SOLUTION AT Academic Writers Bay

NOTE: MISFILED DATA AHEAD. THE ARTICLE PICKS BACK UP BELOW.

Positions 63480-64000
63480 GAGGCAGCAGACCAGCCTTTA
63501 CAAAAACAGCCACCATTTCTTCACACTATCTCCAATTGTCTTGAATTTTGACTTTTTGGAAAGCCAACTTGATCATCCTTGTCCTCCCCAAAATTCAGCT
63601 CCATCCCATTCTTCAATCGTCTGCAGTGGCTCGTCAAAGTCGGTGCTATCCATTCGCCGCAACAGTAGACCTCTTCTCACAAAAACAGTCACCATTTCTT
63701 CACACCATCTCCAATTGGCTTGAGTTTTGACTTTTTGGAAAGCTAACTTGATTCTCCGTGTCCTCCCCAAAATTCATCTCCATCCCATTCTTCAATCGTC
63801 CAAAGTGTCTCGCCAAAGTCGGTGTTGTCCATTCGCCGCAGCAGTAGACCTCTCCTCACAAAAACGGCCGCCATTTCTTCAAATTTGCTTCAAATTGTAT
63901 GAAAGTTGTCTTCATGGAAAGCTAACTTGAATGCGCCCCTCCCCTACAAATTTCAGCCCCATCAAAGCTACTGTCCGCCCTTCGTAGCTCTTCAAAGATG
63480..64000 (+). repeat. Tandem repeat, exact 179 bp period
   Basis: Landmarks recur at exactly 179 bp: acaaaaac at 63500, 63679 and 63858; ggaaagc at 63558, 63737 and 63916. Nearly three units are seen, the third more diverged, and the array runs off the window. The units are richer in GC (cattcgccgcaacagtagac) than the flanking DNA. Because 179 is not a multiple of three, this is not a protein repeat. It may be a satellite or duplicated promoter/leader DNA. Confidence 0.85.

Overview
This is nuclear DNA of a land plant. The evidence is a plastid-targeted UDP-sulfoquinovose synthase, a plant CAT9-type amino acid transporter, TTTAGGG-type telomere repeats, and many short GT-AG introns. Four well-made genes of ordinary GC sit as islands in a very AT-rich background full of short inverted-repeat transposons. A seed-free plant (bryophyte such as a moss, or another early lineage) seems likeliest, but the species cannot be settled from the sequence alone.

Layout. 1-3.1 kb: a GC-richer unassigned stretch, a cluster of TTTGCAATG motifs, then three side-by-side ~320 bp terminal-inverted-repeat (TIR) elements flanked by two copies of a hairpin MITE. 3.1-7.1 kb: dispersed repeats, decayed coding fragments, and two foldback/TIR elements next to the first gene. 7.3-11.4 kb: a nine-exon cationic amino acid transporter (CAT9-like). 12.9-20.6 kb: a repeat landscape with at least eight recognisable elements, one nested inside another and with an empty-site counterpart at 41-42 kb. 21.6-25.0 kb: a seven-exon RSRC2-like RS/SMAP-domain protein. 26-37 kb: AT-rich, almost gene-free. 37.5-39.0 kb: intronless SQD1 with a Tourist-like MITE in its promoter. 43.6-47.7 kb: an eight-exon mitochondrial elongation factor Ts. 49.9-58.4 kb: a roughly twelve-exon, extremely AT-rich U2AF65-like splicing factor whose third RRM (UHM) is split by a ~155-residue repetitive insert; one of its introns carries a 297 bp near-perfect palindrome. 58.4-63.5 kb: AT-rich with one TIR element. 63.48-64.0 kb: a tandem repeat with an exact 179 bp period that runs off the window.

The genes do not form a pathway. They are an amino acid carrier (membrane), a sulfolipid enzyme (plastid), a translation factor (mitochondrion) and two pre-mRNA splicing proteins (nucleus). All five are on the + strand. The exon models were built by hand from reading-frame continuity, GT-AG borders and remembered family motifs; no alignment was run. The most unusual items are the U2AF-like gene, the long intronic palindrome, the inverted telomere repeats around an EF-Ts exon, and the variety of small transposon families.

Case 16 Manchester City: Building a Multinational Soccer Enterprise In August 2008, Manchester City Football Club (MCFC) was acquired for £210 million (€262m) by Sheikh Mansour bin Zayed Al Nahyan, a businessman and member of Abu Dhabi’s ruling family. The change in ownership marked the beginning of a new era for Manchester City and its long-suffering fans. Between August 2008 and January 2018, Manchester City spent £1,350 million on acquiring new players and £250 million on new facilities—a level of investment unmatched by any other European club. In 2012, MCFC was crowned champion of the English Premier League—the first time in 44 years—and from 2012 to 2018, it was the most successful club in British soccer. However, the rise of Manchester City has not simply a story of a super-star team built on Middle Eastern wealth. Between 2008 and 2018, Manchester City’s owners created an organizational structure and management system that was unlike that of any other soccer club. City Football Group Ltd. (CFG) was formed in May 2013, initially to take ownership of MCFC, but also to act as a holding company for a global portfolio of football investments. By 2018, CFG had equity stakes in six football clubs on five continents, alliances with seven other football clubs, and a management system for leveraging these relationships. The key question, both for CFG and for those football clubs that lacked such scope, was: could such a global portfolio, backed by an international management system, really enhance the competitiveness of the individual soccer clubs? Manchester City Football Club MCFC was founded in 1894, but for most of its history lived in the shadow of its neighbors, Manchester United. In 2007, former prime minister of Thailand, Thaksin Shinawatra, purchased the club but, amidst intensifying legal difficulties, he sold the club to Sheikh Mansour in 2008. Mansour, who had been considering the purchase of an English Premier League club for several years, was attracted to Manchester City because of its location, its history, its new stadium (built with government finance to host the Commonwealth Games in 2004), and the real estate potential of the derelict land surrounding the stadium. In addition, Abu Dhabi’s national airline, Etihad, had started flying to Manchester in 2006 and was considering expanding its presence there. From the outset, it was clear that Mansour was a hard-headed investor rather than an indulgent football enthusiast. At the same time, Mansour’s vision for MCFC was not limited to financial return—he was inspired by FC Barcelona whose emphasis on This case was prepared by Robert M. Grant. ©2019 Robert M. Grant. CASE 16 Manchester City: Building a Multinational Soccer Enterprise 555 values, youth development, and community involvement, as well as its artistic, attacking football, had conferred upon it a unique status as a club. With Mansour’s business partner, Haldon Al Mubarak, installed as chairman of MCFC, the initial stages of a turnaround program were implemented: ●● ●● ●● New players. Beginning with the purchase of Robinho for £32.5 million, MCFC invested £188 million in players and other assets during the first year under the new ownership. By the end of the 2011–12 season, £452 million ($695 million) had been spent on acquiring 22 new players (at an average price of £22 million). New coaches. In seeking a coaching staff capable of integrating MCFC’s star-studded squad into one of Europe’s most successful teams, Mansour and Al Mubarak employed a succession of internationally experienced coaches with successful track records: Mark Hughes ( June 2008–December 2009), Roberto Mancini (December 2009–May 2013), Manuel Pellegrini ( June 2013–June 2016), and Pep Guardiola (from July 2016). Facilities. Soon after buying MCFC, Mansour and Al Mubarak began planning a fully integrated training, entertainment, and administrative complex alongside the stadium. Brian Marwood, a former Arsenal player and Nike executive, designed the new training facilities by adopting the best features of other clubs’ facilities and drawing, in particular, on AC Milan’s Milanello training complex. The Etihad Campus was opened in 2014. It housed training facilities for all the club’s teams, from age-group sides to men’s and women’s senior squads. It included 16 football pitches, a 7000-seat stadium for academy and women’s teams, a 50-seat auditorium for reviewing video, 4-star accommodation for players and their families, retail stores, and CFG’s administrative headquarters. The first-team’s facilities feature a hypoxic chamber where players can run at altitude or in extreme temperatures, a hydrotherapy area for treating injuries, and a hydro treadmill with underwater cameras. The complex also accommodates the Beswick Community Hub whose facilities include a leisure center for local residents, a sixth form college, and the Manchester Institute of Health and Performance. The addition of a third tier to the South and North stands of the main stadium increased its capacity to 61,000. City Football Group Ltd. The Abu Dhabi United Group, which Mansour created as a vehicle for acquiring MCFC, became its parent company. However, Mansour’s interests in football were not limited to Manchester City. By 2012, he was already looking elsewhere for investment and development opportunities. To manage these interests, City Football Group Ltd. (CFG) was created as a holding company, headquartered at Manchester City’s Etihad campus, to manage Abu Dhabi United Group’s worldwide footballing investments. Internationalization began in 2013 with in the creation of a new US Major League Soccer franchise—New York City FC. Manchester City executives pioneered the initiative and CFG took an 80% equity stake. In 2014, CFG acquired the Australian A-League club, Melbourne Heart (which was renamed Melbourne City FC), a 20% stake in Japan’s Yokohama F. Marinos, and Club Atlético Torque in Montevideo, Uruguay. In 2017, Girona FC in Spain’s La Liga was acquired. Table 1 shows the football clubs owned by CFG and those with which the CFG has co-operation agreements. 556 CASES TO ACCOMPANY CONTEMPORARY STRATEGY ANALYSIS TABLE 1 Clubs owned by or allied with City Football Group Manchester City FC (England) Acquired in 2004. Average home attendance 53,600 (women’s team 2300) Three-time winners of Premier League since 2010. New York City FC (US) Founded in 2014 with CFG holding 80% equity. Finished 2nd In Eastern Conference In 2017. Average attendance 23,000. Melbourne City FC (Australia) Acquired in 2014, became wholly owned in 2015. Has finished in top 5 of A-league during past 3 seasons ((2015–17). Average attendance 10,700. Yokohama F. Marinos (Japan) 20% equity stake acquired in May 2014. The remaining 80% owned by Nissan Motor Co. Plays in Japan’s J1 league. Average attendance 24,000. Club Atlético Torque (Uruguay) Acquired by CFG in March 2017. Promoted to Uruguay Primera Division in 2017. Girona FC (Spain) 44.3% acquired by CFG in August 2017. Another 44.3% held by Girona Football Group, led by Pere Guardiola, the brother of Pep Guardiola. Promoted to La Liga in 2017. ALLIANCES NAC Breda (Netherlands) Agreement to loan youth players—primarily to gain EU citizenship Long Island Rough Riders (US) Agreement with New York City FC to assist in player development San Antonio FC (US) Agreement with New York City FC to co-operate on training, scouting, and player loans Atletico Venezuela Agreement with CFG to share scouting data and provide coaching support. Atletico midfielder Yandel Herrera signed for Man City and was loaned to New York City FC CF Pearled Feeder club for Girona FC Ghana Football Association Training collaboration. Also, CFG has agreement with the Right to Dream Academy in Accra, Ghana, for recruiting its graduates Strategy In creating a multiteam, multinational enterprise, CFG is unusual in football (and in most other professional sports). Historically, football clubs—like most sports clubs— were local in their fan base, their players, and their sources of finance. When Glasgow Celtic won the European Cup in 1967, all the players and the manager had been born within 30 miles of the stadium, and the club’s owners were also from Glasgow. But since then, the teams, their fans, and their financing have internationalized. In English football, the new owners came from Russia (Roman Abramovitch and Chelsea, Maxim Demin and Bournemouth), the United States (Malcolm Glazer and Manchester United, John Henry and Liverpool, Steve Kaplan and Swansea), and China (Gao Jisheng and Southampton, Guochuan Lai and West Bromwich Albion). CFG was not the first sports enterprise to own clubs in different countries: Stan Kroenke is majority owner of Arsenal and the Colorado Rapids; Vichai Srivaddhanaprabha owns both Leicester City and OK Leuven. The soft drinks company Red Bull owns football CASE 16 Manchester City: Building a Multinational Soccer Enterprise 557 clubs in the United States, Brazil, Germany, and Austria. However, CFG is unique in creating a multinational operating company to run its football clubs, the principal activity of which is “the operation of professional football clubs as well as providing football and commercial services to other organizations.”1 In operating different clubs in different countries, CFG has sought to create a common identity for its clubs. This is evident in the naming of its three principle clubs as “City Football Club” and its choice of sky blue for its teams’ strip. This common identity extends beyond a unified brand presence. CFG has also promoted the “City Way,” a concept whereby all the City teams adopt a style of football based on passing, possession and a commitment to attack. This style of play was developed at Barcelona and then transferred to MCFC by its team manager Pep Guardiola and CEO Ferran Soriano. The same style of football is practiced not only in the various CFG first teams but also women’s and academy teams right down to the youngest age groups. In April 2015, Soriano outlined the City approach: There is a core of values, a core of beliefs that we all have. We win and we lose, but we never leave these values. We always play attacking football, we try to keep the ball, we play with a high defensive line and we apply pressure to recover the ball. These are very simple things that all our teams do and, hopefully, when you see our teams in Melbourne and Manchester play and you will see the same kind of football. This doesn’t mean we’ll win. At the weekend, Manchester City had 73 per cent possession in a game we lost. But we never, ever renounce our values of the way we play football … because all organizations need some set of basic values that people believe in.2 The Management Team Although Mansour is the majority owner of CFG (through his ownership of its parent company, Abu Dhabi United Group), he has no formal role in the management of CFG or its member clubs. The key executives within the group are shown in Table 2. CFG’s business model has been shaped primarily by the vision of Soriano. While at FC Barcelona, he developed the concept of a football organization with the capability to build a highly successful team while also creating shareholder value. Central to this concept was a global brand and a global system for sourcing and developing players. At a presentation at Birkbeck College, London, in February 2006, Soriano outlined his vision for turning FC Barcelona into a “global entertainment brand” through product management, human resource development, cost control and value chain management, revenue growth, and globalization.3 However, it was CFG that was to give Soriano the opportunity to realize that vision. Player Sourcing, Assessment, and Development At the heart of CFG’s approach to combining team success with financial success is its global system for finding and nurturing world-class players. Early on, Soriano recognized that UEFA’s new financial fair play rules (introduced in 2009) meant that the old “benefactor model” of clubs being bankrolled by billionaire owners was no longer viable. A major implication of the new rules was that clubs could no longer rely on recruiting superstar players at vast expense—they would have to grow their own talent. 558 CASES TO ACCOMPANY CONTEMPORARY STRATEGY ANALYSIS TABLE 2 Key members of CFG board and executive team Khaldoon Khalifa Al Mubarak, Chairman and CEO, CFG; Chairman of MCFC (also CEO of Mubadala Development Co., an Abu Dhabi state-owned investment company) Born in Abu Dhabi 1976. Educated at Tufts University. Appointed to Abu Dhabi Executive Council. Trusted adviser to the Abu Dhabi royal family. Li Ruigang, CFG Board Member; Chairman of China Media Capital Born in China, 1969. Created China’s most global media company, China Media Capital, which owns 16% of CFG. Regarded as “China’s most connected media mogul.” Martin Edelman, CFG Board Member, vicechairman NY City FC US lawyer specializing in international law and real estate development. Simon Pearce, CFG Board Member, Vice Chairman Melbourne City FC Business associate of Mansour and Al Mubarak, who worked for Abu Dhabi government to build the Abu Dhabi brand, develop tourism, and attract business partners Ferran Soriano, CEO of CFG, also CEO of MCFC Born in 1967 in Barcelona, Spain. After a career in consumer goods management consulting, elected vice president and CFO of Barcelona FC in 2003, then resigned in 2008. CEO of MCFC from August 2012. Pep Guardiola, Team Manager, MCFC Born in 1971 in Catalonia, Spain. Played as midfielder for Barcelona FC and Spain. Coach at Barcelona (2007–12) and Bayern Munich (2012–16). Patrick Vieira, Football Development Executive 2012–15; Head Coach New York City FC 2016–18 Born in Senegal, 1976. Playing career spanned Arsenal, Inter Milan, MCFC. At MCFC responsible for youth development and Community involvement. Brian Marwood, Managing Director, City Football Services (since October 2015) Born in 1960 in Durham, England. Played for Sheffield Wednesday and Arsenal. Marketing Manager for Nike, then Director of Football at MCFC (2008–12) and in charge of developing its academy. For CFG, one of the key drivers of globalization was the priority given to locating young talent, wherever it might be in the world. By owning multiple clubs and having collaborations with other clubs across the world, CFG is reckoned to have the world’s biggest and most effective talent-spotting network. Its international spread alleviates some of the problems of work permits and immigration restrictions that bedevil professional football. This international scope also increases CFG’s appeal to young talent: “The fact that the CFG’s tentacles stretch so far makes it easier to attract young players particularly, because recruitment staff can make the case that if life does not work out for them in Manchester, they might later find their level in other appealing cities.”4 In terms of scouting, CFG’s global network represents a massive extension in the talent-finding capability of the individual clubs. In 2014, CFG employed 36 scouts, of CASE 16 Manchester City: Building a Multinational Soccer Enterprise 559 whom 14 were based in South America. Announcing CFG’s acquisition of Club Atlético Torque and agreement with Atletico Venezuela, Soriano observed: The investment in CA Torque enables our organization to build on existing connectivity in Uruguay and helps to expand the options for identifying and developing local and South American talent. This move also provides us with an administrative hub for our pre-existing scouting operations in the region and provides a footprint for City Football Group in South America. I am also delighted to start a working partnership with Atletico Venezuela to the benefit of both clubs. The collaboration agreement allows us to share knowledge, insights and hard data, all of which enables us to further complement and increase our scouting and recruitment operations on the continent.5 Two players exemplify the merits of CFG’S global approach to player assessment and deployment. ●● ●● Yangel Herrera was signed by MCFC from its affiliate, Atlético Venezuela, in January 2017 for about £1.7 million and immediately loaned to New York City FC, where he became one of the stars of the team. During 2018, CFG will assess Herrera’s performance and prospects and determine whether he stays at New York City, joins MCFC, or is sold to another club.6 Bruno Fornaroli captains Melbourne City FC. Despite his early promise in Uruguay’s top youth team, his subsequent performance in both Italian and Greek leagues was disappointing. However, back in Uruguay and aged 27, a report from one of CFG’s scouts recommended a fuller analysis of Fornaroli. On the basis of additional analysis, CFG acquired Fornaroli’s registration for Melbourne City FC. At Melbourne, Fornaroli became the club’s leading goal scorer and has also won most of the A League’s individual awards.7 Having different teams in different countries helps player development. Soriano refers to a “development gap” that is especially problematic for English clubs. “If the player is top quality, he needs to play competitive football to develop. It’s not only for the technical aspect of the game, but also for the pressure. The under-21 or under-19 competitions in England don’t provide this, because games aren’t in front of a lot of fans and there isn’t enough competitive tension.”8 However, in Europe, clubs such as Barcelona, Real Madrid, and Bayern Munich all have reserve teams that play in their countries’ second or third division against other professional clubs—not in a separate league, as English youth teams do. Hence, according to Academy chief, Brian Marwood, the importance to MCFC of loaning its young players to other clubs: “We did some research last year and discovered that in the last 10 years, 83% of players who featured in the quarter-final stage of the Champions League had played first team football at 17 … That’s why you’ll find more than 30 Blues on loan …”9 CFG’s investment in its academies has centered on its Manchester campus, where its training and youth development facilities are reckoned to be among the best in the world. However, in 2015, a new academy was unveiled at Melbourne City FC, and in 2018 New York City FC opened its new academy. The features of both were based on those of the Manchester academy and both were designed by the same architect, Rafael Viñoly. Inspired by the tradition of FC Barcelona and its renowned La Masia academy, CFG placed a massive emphasis on youth development. According to Academy director, Mark Allen: Our focus remains on style of play. Every single side, from the under-nines right up to the elite development squad team, play the game in the same way … Coaches 560 CASES TO ACCOMPANY CONTEMPORARY STRATEGY ANALYSIS focus on the technical and tactical side of the game as soon as a youngster joins the academy, with the physical development seen as secondary … Last season saw success at almost every level. The under-10s became national champions … The under13s are national champions. The under-15s are the Floodlit Cup national winners. And the under-18s reached the FA Youth Cup for the second consecutive season.10 CFG’s commitment to youth development is apparent from the Group’s investment in facilities for its younger teams at the Manchester Academy: “Two-thirds of the 16. pitches on site are primarily used for youth football, and the wider development of the young players is supported by tailored coaching and education facilities, medical and sports science services, sleeping accommodation and parents’ facilities.”11A common style of football (“The City Way”) assists young players to rise up the hierarchy. In addition, youth development takes a holistic approach: City’s academy collaborates with a local independent school, St. Bede’s, which allows City’s youth players to enroll on an integrated football and education program designed by the club and the school. CFG’s involvement in developing young players is also apparent in the residential soccer camps offered by its member clubs (including MCFC’s intensive football and language immersion program) and its joint venture with Goals Soccer Centres PLC to develop a chain of dedicated, five-a-side pitches and training facilities across North America. The sites will be jointly City and Goals branded, with the new identity to be launched later this year. Technology Information technology has had a huge impact on football management over the past decade. Although statistical analysis has long been applied in training, team selection, and recruiting in US professional sports,12 its application to soccer was delayed by the intensely interactive nature of the game. In English football, Bolton Wanderers FC was an early convert to data analytics—it was there that Gavin Fleig, who would become head of performance analysis at MCFC, gained early experience. Following the Mansour takeover, data analysis has played a growing role in team performance at MCFC. Initial applications included postgame analysis using the detailed player tracking data supplied by Opta and Prozone and player recruitment. Under Brian Marwood (MCFC Director of Football, 2008–12), player recruitment relied increasingly on quantitative data. For youth recruits, 30-page, color-coded reports were the norm, while for major signings, the dossiers would run to 40 or 50 pages.13 In 2015, CFG signed a partnership agreement with SAP to use SAP’s cloud and analytics technology across its backroom operations and on-field activities, and replaced CFG’s paper-based systems with SAP’s cloud-based system. The SAP platform includes components for team management, training, player fitness, and performance analysis, all of which can be used to customize training, create tactics, and create individual player development plans. SAP’s software for postmatch analysis integrates Opta and Prozone data. In monitoring youth squads, the system integrates videoed coaching sessions, GPS data, biometrics including heart rate, and sleep data.14 Digital technology also plays a growing role both in deepening the City clubs’ relationships with their fans and in expanding the fan base. CityTV creates video content for all the City clubs, which is then distributed via the Web, mobile apps, and different social media platforms. In addition, CFG has been a leader in launching enhanced game-viewing through providing real-time analytics, chat bots, hackathons, and virtual reality—including participation in eSports.15 CASE 16 Manchester City: Building a Multinational Soccer Enterprise 561 Marketing In terms of generating commercial revenues—licensing, sponsorship, and retail sales— MCFC has lagged far behind its cross-town rival, Manchester United, long regarded as football’s most commercially successful club. In 2006/7, MCFC’s commercial revenues were £14.1 million; Manchester United’s were £56.1 million. Building MCFC’s commercial revenues initially involved other Abu Dhabi businesses. In July 2011, MCFC announced a £400 million sponsorship deal with Etihad Airways that covered 10-year naming rights for the stadium and financial support for MCFC’s Etihad Campus. This was followed in 2013 by a six-year kit sponsorship deal with Nike worth £72 million ($109 million). With the creation of CFG, marketing was established as a global unit—City Football Marketing—based in its own London offices in order to allow the different clubs to access the same marketing assets. Omar Berrada (Commercial Director of City Football Marketing, 2015–16) emphasized the benefits to clients from the global approach CFG’s family of clubs offered: “It allows brands to have the best of both worlds: a consistent global marketing platform in terms of the assets and inventory they can use to engage with our fans, as well as the ability to deliver messages that are very specific to the local markets of our clubs around the world.”16 In 2014, Nissan entered into a global marketing relationship with CFG when it became the official automotive partner of all four City clubs. Similarly, Etihad Airways extended its kit sponsorship of Manchester City to include both New York City and Melbourne City. Community Involvement and Corporate Social Responsibility Despite the efforts to create a unified, global, brand presence for the City clubs and to agree with global sponsorship and licensing deals, Tom Glick, President of New York City FC (previously Chief Commercial and Operating Officer for MCFC), stressed that it was vital to sustain and build the individual character of each club, in a way which respects the tribal loyalties of each fanbase: “… the most important thing is that each one of our clubs is connected to its local city and the fans of that city.” To build engagement, the CFG clubs have sought to involve fans in club decisions. In both New York and Melbourne, fans participated in the design of the new club badges. In Melbourne, this resulted in the inclusion of the city’s municipal flag in the design.17 CFG’s emphasis on developing and exploiting its global reach has been balanced with close attention to the cultivation of the local fan base of its clubs and responsibility to the local communities within which its clubs are located. As a result, CFG has been able to avoid the hostility directed by the fans of Manchester United, Liverpool, and Hull City toward the foreign acquirers of their clubs. At MCFC, CFG has worked closely with Manchester City Council in its development strategy for the club. This was mandated by the City Council’s ownership of the stadium and the need for CFG to obtain planning permits for developing the Etihad complex and other real estate developments adjacent to the stadium. More generally, however, CFG and the City Council have viewed themselves as partners in developing an economically depressed area of Manchester, while also providing opportunities for additional investment by Abu Dhabi in the city (e.g., increased flights by Etihad Airways from Manchester Airport). 562 CASES TO ACCOMPANY CONTEMPORARY STRATEGY ANALYSIS As one fan observed: “The other major benefit [of CFG’s ownership of MCFC] is the vast improvement in the area around the stadium. This was largely a toxic, deprived and neglected post-industrial area prior to the arrival of the Abu Dhabi owners and much money and work has gone into transforming it, with a lot more regeneration still on the cards. This is all being done within the framework of a strategic partnership with the city council.”18 Organizational Structure Fundamental to CFG’s strategy has been the notion that competitive advantage in professional football can be achieved simply through the application of standard business principles to the often-chaotic and personalized world of football club management. Following the acquisition of MCFC, Al Mubarak remarked: “One of the big surprises was how amateurish it was … I found it shocking in the famous Premier League, to be without such basic functions.”19 A key feature of CFG’s introduction of professional management to MCFC was creating an organizational structure that was consistent with its corporate strategy. The structure of CFG embodies two distinctive characteristics. First, there is a consistent organization structure for all the member clubs. At each of the City clubs, there is a CEO (or President), a Director of Football, a Technical Director, and a Head Coach (or Team Manager at MCFC), and then there are directors for communication, operations, community relations, and other areas; Al Mubarak is Board Chairman. Second, CFG is organized around different functional areas that provide support for the different clubs. CFG’s academies and technical services to its members’ clubs are provided by a subsidiary of CFG, City Football Services Ltd., headed by Brian Marwood. In May 2016, City Football Services had 63 employees. Marketing services are provided by City Football Marketing Ltd., whose “services include partnership sales and activation, content production and distribution, retail and licensing and fan relationship management for all of CFG’s clubs.”20 In May 2016, City Football Marketing had 92 employees. Figure 1 shows the ownership structure of the CFG. Figure 2 shows its management structure. FIGURE 1 City Football Group Ltd.: Group structure Abu Dhabi United Group China Media Capital/CITIC Capital (13%) 87% 13% City Football Group Ltd. Chairman: Al Mubarak CEO: Ferran Soriano City Football Services Ltd. CEO: Brian M Manchester City FC Ltd. CEO: Ferran Soriano COO: Omar Berrada 80% New York City FC LLC CEO: Jon Patricof City Football Marketing Ltd. CEO: Tom Glick Melbourne City FC Ltd. CEO: Scott Munn 20% Yokohama F. Marinos 44% Girona FC Club Atlético Torque City Football Japan City Football Singapore City Football China CASE 16 FIGURE 2 Manchester City: Building a Multinational Soccer Enterprise 563 City Football Group Ltd.: Corporate management team Board of Directors Chairman: Al Mubarak CEO: Ferran Soriano General Counsel Simon Cliff Chief Commercial Officer Tom Glick CFO Andy Young Chief Marketing Officer Nuria Tarre Chief Communications Officer Vicky Kloss Managing Director City Football Services Brian Marwood Senior VP Partnerships Damian Willoughby Managing Director Emerging Clubs Diego Gigliani Director of Operations Development Don Dransfield Finance The finance to MCFC and CFG made available by Mansour through his Abu Dhabi United Group has allowed both companies to rack up massive losses while not taking on any debt. Table 3 shows CFG’s financial results. Table 4 and Figure 3 shows MCFC’s financial performance. TABLE 3 City Football Group Ltd.: Financial Data 2017a 2016 2015 2014 514.3 423.2 368.7 347.1 —Matchday 68.5 64.7 50.1 48.2 —Broadcasting: UEFA 47.9 61.2 32.9 31.3 —Broadcasting: other 160.7 103.2 104.1 101.9 —Other commercial activities 237.1 Revenue 194.1 181.7 165.6 b (33.7) (28.9) (57.9) Net profit (loss) (74.7) (38.4) (34.9) (63.4) Property, plant, equipment 431.2 410.2 403.3 343.9 Intangibles and other noncurrent assets 427.3 349.9 287.5 298.4 Current assets 442.4 414.7 244.0 186.8 1300.9 1175.8 937.8 832.1 Current liabilities 335.5 193.5 142.6 156.9 Noncurrent liabilities 116.9 131.9 119.9 109.1 Shareholders’ equity 848.5 850.4 675.3 566.1 91.9 25.8 56.0 (13.2) Operating profit (loss) Total assets Cash flow from operating activities (70.1) (Continues) 564 CASES TO ACCOMPANY CONTEMPORARY STRATEGY ANALYSIS TABLE 3 (Continued) 2017a 2016 2015 2014 Cash flow from investing activities (186.6) (92.8) (140.8) (199.6) —of which, transfer fees less receipts (146.9) (72.3) (13.9) n.a. Source: City Football Group Limited: Directors’ Report and Financial Statements. Notes: a 13 months to end-June 2017. b Operating loss before profit on disposal of player registrations was £105.7. TABLE 4 Manchester City Football Club.: Financial Data (£ millions) 2017a 2016 473.4 398.8 —Matchday 51.9 52.5 —Broadcasting: UEFA 47.9 61.2 —Broadcasting: other 155.6 100.1 —Other commercial activities 218.0 Revenue Operating profit (loss) 177.9 (121.7) b (33.7) 1.1 20.5 Tangible fixed assets 412.6 268.6 Intangibles and other noncurrent assets 335.5 268.6 Current assets 312.7 271.9 1060.7 939.1 294.4 160.7 Noncurrent liabilities 88.2 101.2 Shareholders’ equity 678.2 677.1 325 320 153 (72.3) Net profit (loss) Total assets Current liabilities Total number of employees —of which, football staff (including players) c Source: City Football Group Limited: Directors’ Report and Financial Statements. Notes: a 13 months to end-June 2017. b Operating profit before loss on disposal of player registrations was £91.6. c If the loss on disposal of players is excluded, net profit would have been £88.3. The only external financing used by CFG $40 (£265 million) in December 2015 from the sale of 13% of CFG to a consortium of Chinese investors led by Chinese media giant China Media Capital and its chairman, Ruigang Li. This valued CFG at $3 billion. The deal was seen as an opportunity for CFG to partner with China Media Group in exploiting the huge potential market for football in China. CASE 16 Manchester City: Building a Multinational Soccer Enterprise 565 FIGURE 3 Manchester City Football Club Ltd.: Revenue and profit (financial years ending May 31) 600 Revenue (£m.) 500 Net profit (£m.) 400 300 200 100 0 –100 2006 2007 2008 2009 2010 2011 2012 2013 2014 2015 2016 2017 –200 –300 Although chairman Al Mubarak has claimed that CFG’s global model has been a means of reconciling world-class team performance with sound financial performance, other European clubs have complained that the international structure of CFG is a means by which MCFC can circumvent UEFA financial fair play rules. Notes 1. City Football Group Limited: Directors’ Report and Financial Statements for the Year Ended 31 May 2016: p. 4. 2. “Manchester City will not Sacrifice their Attacking Philosophy Despite Recent Defeats, Insists Ferran Soriano,” The Telegraph (London: April 9, 2015). 3. http://www.sportbusinesscentre.com/news/fc-barcelonafaces-the-challenges-of-going-global-february-2006/. Accessed January 27, 2018. 4. “An Inside Look at the City Football Group,” The Independent (September 8, 2017). 5. https://www.manchestereveningnews.co.uk/sport/football/ football-news/man-city-news-south-america-12851638. Accessed January 29, 2018. 6. “Manchester City and the Disneyfication of Football,” Financial Times (December 7, 2017). 7. “An Inside Look at the City Football Group,” op cit. 8. www.theguardian.com/news/2017/dec/15/manchester-cityfootball-group-ferran-soriano. Accessed January 29, 2018. 9. https://www.mancity.com/news/academy/academy%20 news/2017/october/brian%20marwood%20man%20city%20 academy%20interview. Accessed July 20, 2018. 10. http://bleacherreport.com/articles/2650491-are-manchestercitys-ambitious-academy-plans-on-track. Accessed January 28, 2018. 11. https://www.cityfootballgroup.com/Our-Business/CityFootball-Academies. Accessed January 29, 2018. 12. The use of statistical analysis by the Oakland Athletics baseball team was popularized in Michael Lewis’s book Moneyball (W. W. Norton & Co., 2003). 13. David Conn, “Manchester City: A Tale of Love and Money,” The Guardian (May 18, 2012). 14. www.mancity.com/fans%20and%20community/club/ partners/global/sap; http://www.silicon.co.uk/data- storage/bigdata/man-city-digital-tech-football-201114. Accessed January 28, 2018. 15. http://www.thedrum.com/news/2017/12/22/manchestercity-doubles-down-esports-with-signing-marcus- expectsporting-jorgensen. Accessed January 30, 2018. 16. https://www.marketingweek.com/2015/08/05/footballsmost-innovative-business-model/?ct_5a6f622106449=5a6f62 21064ed. Accessed January 29, 2018. 17. Ibid. 18. “Manchester City and the Disneyfication of Football,” Financial Times (December 8, 2017). 19. “Manchester City: A Tale of Love and Money,” op. cit. 20. https://www.cityfootballgroup.com/Our-Business/ Leadership-Team, Accessed January 30, 2018.